The accuracy of documentation is proportional to the time since the documentation was written, and the proximity of that documentation to the code it refers. The name of an variable is more accurate in describing the variables purpose than a comment next to the variable, which is more accurate than a block comment above the routine wrapping the variable, which is more accurate than a readme in the repository housing the routine, which is more accurate than a seperately tracked wiki documenting the repository. However, if the wiki page was written yesterday, it is likely still very accurate.
// lower is better const accuracy = age * proximity;
The age of documentation should be taken as the time between publication and the last code update. For this reason, git commit messages can be thought of as perfectly accurate. Git requires a commit message to be provided right as the code is committed, so the age of the commit message for a particular line of code is always zero. You can use version control to correlate the age of documentation to the last time code was updated, and take this as the age of the documentation, but that is more effort. In the absence of this knowledge, the actual age of the documentation can be used, which assumes the code has been under active development since the documentation was written.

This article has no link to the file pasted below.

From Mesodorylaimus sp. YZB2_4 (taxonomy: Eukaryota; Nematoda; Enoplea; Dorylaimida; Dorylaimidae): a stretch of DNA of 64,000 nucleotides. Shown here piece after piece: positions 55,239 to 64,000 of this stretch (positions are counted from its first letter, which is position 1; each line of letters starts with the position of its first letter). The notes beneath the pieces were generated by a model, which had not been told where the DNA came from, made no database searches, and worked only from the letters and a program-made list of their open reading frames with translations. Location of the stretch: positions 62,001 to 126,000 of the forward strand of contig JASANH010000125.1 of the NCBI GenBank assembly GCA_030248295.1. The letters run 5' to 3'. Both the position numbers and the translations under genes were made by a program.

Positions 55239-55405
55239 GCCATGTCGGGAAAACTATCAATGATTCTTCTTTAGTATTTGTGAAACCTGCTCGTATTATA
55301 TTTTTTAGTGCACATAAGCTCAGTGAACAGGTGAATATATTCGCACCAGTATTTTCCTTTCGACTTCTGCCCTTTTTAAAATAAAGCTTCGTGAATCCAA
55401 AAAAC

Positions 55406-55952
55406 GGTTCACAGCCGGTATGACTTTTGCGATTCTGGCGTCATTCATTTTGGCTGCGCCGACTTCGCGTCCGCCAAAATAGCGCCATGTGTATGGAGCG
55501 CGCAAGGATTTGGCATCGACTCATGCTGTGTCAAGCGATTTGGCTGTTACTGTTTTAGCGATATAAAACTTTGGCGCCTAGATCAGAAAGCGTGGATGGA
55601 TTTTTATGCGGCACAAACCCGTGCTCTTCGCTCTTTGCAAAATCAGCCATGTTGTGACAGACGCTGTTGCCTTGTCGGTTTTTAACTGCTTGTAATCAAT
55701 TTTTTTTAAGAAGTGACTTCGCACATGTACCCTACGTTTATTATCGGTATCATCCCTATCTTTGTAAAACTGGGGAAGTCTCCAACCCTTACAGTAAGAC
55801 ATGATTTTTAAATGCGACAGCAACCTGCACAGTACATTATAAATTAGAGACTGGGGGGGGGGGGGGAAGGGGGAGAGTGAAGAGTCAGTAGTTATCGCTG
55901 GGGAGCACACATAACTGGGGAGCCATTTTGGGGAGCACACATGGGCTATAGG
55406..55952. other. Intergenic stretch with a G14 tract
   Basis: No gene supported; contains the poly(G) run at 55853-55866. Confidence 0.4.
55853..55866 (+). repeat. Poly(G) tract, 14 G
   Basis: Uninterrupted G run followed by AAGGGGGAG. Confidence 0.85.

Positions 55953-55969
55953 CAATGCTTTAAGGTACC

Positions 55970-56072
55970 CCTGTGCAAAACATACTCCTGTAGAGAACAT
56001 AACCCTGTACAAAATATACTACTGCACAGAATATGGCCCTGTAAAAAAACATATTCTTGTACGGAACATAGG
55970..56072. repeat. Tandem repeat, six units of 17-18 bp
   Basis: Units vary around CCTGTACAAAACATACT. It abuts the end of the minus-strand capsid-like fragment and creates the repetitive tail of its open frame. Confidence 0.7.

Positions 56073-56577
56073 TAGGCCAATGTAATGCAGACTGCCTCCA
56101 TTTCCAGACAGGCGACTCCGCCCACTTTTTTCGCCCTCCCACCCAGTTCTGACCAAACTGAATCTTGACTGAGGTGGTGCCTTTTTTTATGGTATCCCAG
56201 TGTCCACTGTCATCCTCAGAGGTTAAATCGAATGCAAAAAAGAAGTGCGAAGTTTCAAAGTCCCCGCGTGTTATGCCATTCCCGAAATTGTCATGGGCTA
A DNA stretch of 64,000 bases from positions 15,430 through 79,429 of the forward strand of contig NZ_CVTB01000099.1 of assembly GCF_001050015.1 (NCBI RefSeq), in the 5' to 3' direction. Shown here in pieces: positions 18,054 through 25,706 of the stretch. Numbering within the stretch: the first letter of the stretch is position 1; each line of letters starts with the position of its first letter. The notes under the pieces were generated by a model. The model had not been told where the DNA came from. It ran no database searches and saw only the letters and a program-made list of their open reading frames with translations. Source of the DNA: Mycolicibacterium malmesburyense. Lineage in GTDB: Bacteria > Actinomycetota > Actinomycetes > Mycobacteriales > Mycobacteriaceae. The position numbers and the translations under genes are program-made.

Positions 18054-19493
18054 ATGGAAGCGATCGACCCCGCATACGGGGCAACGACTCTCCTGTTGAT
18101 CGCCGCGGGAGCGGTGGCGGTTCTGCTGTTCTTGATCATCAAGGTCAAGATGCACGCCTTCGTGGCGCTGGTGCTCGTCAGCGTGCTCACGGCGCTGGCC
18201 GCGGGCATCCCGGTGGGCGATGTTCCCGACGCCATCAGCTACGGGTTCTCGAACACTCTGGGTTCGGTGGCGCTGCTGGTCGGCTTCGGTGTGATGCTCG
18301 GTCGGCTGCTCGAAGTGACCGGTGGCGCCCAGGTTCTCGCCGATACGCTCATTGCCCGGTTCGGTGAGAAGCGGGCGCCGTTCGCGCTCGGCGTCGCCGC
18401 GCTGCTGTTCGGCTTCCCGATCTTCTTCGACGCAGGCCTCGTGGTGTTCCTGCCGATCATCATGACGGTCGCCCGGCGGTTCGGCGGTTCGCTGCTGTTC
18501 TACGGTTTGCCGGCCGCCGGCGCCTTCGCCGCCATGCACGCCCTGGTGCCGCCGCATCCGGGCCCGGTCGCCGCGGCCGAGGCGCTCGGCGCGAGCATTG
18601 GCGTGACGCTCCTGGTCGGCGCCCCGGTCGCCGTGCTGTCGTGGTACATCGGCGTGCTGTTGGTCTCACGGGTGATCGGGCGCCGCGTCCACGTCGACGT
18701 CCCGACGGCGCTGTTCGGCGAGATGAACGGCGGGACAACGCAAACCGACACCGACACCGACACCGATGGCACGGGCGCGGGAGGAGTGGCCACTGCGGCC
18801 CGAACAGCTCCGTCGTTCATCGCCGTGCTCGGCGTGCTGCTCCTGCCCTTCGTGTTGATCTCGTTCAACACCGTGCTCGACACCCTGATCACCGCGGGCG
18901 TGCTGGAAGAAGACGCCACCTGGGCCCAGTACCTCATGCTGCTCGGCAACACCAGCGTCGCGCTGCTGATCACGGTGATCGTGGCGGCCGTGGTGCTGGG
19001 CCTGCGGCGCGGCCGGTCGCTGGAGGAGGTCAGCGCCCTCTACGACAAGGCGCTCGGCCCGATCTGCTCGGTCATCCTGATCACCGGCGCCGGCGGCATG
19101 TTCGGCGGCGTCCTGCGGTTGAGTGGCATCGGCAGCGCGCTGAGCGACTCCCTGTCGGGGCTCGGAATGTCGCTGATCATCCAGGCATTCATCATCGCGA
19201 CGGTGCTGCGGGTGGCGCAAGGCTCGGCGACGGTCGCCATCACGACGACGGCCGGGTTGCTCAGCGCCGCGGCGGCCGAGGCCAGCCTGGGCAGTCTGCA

The accuracy of documentation will drift less if it is kept closer to the code because developers will be more likely to update it as needed for changes. Many tools exist to push documentation closer to the code in order to exploit this phenomenon.